Craver agreed: “Most people feel unsafe in our society. If I were a young woman or man, I’d feel unsafe about guns, and then compound that with young women of childbearing age, who find that their options have been taken away. Guns reflect some of the violence, but these anti-abortion laws reflect subtle violence.”

And, of course, we hear much about another top issue for voters: the economy. While economic issues, and certainly inflation, are often near or at the top of the list of issues that voters care about when going to the polls, that doesn’t mean that someone who cares about the economy won’t vote for a pro-abortion candidate. First of all, that candidate may inspire confidence when speaking about the economy. Also important: Voters may understand that access to abortion care is an economic issue.

“Real people understand how tied their personal fortunes are to their access to reproductive choice,” Gormley said. “It feels dishonest to say that the economy is a separate issue from abortion.”

A Question of Turnout

Generally speaking, in a midterm election year, registered Republicans show up at higher rates than registered Democrats, though it can vary depending on which party has control of the Oval Office. The vote in Kansas turned that notion on its head: About 56 percent of registered Democrats voted as opposed to 53 percent of registered Republicans.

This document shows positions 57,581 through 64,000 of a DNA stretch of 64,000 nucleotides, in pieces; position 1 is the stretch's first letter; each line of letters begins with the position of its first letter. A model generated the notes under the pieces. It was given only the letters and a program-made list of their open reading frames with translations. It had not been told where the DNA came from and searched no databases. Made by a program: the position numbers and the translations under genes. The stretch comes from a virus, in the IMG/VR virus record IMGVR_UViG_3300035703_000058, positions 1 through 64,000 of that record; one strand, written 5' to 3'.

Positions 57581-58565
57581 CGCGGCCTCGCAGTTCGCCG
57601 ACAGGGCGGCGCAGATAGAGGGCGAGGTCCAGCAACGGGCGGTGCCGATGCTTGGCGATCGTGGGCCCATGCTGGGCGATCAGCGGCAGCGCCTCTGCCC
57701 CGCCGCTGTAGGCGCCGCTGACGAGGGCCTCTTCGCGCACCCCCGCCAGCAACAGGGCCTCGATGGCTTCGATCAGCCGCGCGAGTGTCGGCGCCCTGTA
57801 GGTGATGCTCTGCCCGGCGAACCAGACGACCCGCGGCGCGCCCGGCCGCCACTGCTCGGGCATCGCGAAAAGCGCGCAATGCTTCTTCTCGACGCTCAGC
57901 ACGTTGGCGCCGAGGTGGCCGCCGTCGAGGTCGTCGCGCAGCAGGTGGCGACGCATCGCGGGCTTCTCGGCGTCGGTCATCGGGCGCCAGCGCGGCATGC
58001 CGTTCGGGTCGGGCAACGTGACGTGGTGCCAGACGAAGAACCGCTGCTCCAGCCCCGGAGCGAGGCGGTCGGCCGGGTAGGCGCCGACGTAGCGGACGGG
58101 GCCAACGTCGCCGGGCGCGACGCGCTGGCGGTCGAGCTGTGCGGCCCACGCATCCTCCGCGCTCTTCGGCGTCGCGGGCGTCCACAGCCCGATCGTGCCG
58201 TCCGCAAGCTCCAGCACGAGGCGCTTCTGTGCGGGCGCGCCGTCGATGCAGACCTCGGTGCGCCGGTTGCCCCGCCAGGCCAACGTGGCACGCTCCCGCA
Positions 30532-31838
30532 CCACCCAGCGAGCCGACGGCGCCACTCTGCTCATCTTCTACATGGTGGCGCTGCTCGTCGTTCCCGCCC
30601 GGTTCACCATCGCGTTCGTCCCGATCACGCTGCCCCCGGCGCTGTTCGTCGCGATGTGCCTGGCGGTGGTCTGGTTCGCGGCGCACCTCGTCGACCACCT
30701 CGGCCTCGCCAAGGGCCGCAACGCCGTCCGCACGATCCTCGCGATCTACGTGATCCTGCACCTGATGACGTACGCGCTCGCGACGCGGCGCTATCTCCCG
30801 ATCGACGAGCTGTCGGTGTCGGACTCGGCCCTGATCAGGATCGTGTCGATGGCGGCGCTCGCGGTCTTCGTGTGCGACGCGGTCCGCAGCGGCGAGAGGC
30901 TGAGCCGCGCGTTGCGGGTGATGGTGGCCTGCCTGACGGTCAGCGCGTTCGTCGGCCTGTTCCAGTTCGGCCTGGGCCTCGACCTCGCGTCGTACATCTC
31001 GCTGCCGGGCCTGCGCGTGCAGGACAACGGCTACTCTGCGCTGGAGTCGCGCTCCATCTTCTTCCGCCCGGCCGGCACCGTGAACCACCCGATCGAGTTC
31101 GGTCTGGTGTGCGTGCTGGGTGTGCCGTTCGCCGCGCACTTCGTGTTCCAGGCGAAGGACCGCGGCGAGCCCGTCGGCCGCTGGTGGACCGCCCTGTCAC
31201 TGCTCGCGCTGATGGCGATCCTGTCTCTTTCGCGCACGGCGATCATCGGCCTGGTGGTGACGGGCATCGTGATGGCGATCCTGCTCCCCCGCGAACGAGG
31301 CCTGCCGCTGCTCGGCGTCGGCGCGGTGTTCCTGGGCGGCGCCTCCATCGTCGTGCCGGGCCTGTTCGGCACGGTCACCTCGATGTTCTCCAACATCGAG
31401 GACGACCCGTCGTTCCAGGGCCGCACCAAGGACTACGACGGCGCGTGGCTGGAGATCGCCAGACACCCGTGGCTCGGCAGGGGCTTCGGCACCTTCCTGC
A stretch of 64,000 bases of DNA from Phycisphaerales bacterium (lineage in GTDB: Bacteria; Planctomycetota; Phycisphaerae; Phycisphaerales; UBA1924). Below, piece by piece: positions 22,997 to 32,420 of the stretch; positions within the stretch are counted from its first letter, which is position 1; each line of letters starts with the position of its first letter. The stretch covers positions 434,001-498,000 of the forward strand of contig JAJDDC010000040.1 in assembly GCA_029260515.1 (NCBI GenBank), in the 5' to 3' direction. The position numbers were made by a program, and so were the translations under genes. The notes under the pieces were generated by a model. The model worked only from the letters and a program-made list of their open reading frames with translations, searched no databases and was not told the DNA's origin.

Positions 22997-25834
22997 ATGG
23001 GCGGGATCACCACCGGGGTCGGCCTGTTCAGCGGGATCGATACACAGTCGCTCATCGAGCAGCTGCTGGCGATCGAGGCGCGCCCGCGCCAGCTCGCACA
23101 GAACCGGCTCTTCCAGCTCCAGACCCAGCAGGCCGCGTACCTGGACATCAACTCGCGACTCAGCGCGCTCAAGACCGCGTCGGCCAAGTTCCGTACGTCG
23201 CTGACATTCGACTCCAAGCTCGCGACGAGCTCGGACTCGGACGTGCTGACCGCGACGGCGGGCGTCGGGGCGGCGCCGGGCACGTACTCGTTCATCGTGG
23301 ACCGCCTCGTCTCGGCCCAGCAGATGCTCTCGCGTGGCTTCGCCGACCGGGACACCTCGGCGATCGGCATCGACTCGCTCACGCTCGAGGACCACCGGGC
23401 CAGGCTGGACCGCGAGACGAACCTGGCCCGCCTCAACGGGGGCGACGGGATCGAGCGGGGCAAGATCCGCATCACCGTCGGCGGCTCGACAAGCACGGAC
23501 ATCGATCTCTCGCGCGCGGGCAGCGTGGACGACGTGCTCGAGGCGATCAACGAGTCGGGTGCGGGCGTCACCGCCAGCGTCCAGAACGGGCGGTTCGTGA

Recent polling indicates high voter enthusiasm among Democrats and Independents who are angry about the Supreme Court’s anti-abortion decision and feel an eagerness to take action. Charlie Crist, who recently won the Democratic primary in Florida and now will face Ron DeSantis in the governor’s race there, has made the case that “our fundamental freedoms are literally on the ballot—a woman’s right to choose, democracy is on the ballot.”

Democratic Senate candidate in Pennsylvania, Lt. Gov. John Fetterman, is leading his Republican challenger by 10 points. In Florida, Democrat Rep. Val Demings is chasing sitting Republican Sen. Marco Rubio 44-48 in a race that had been predicted to go easily to the incumbent.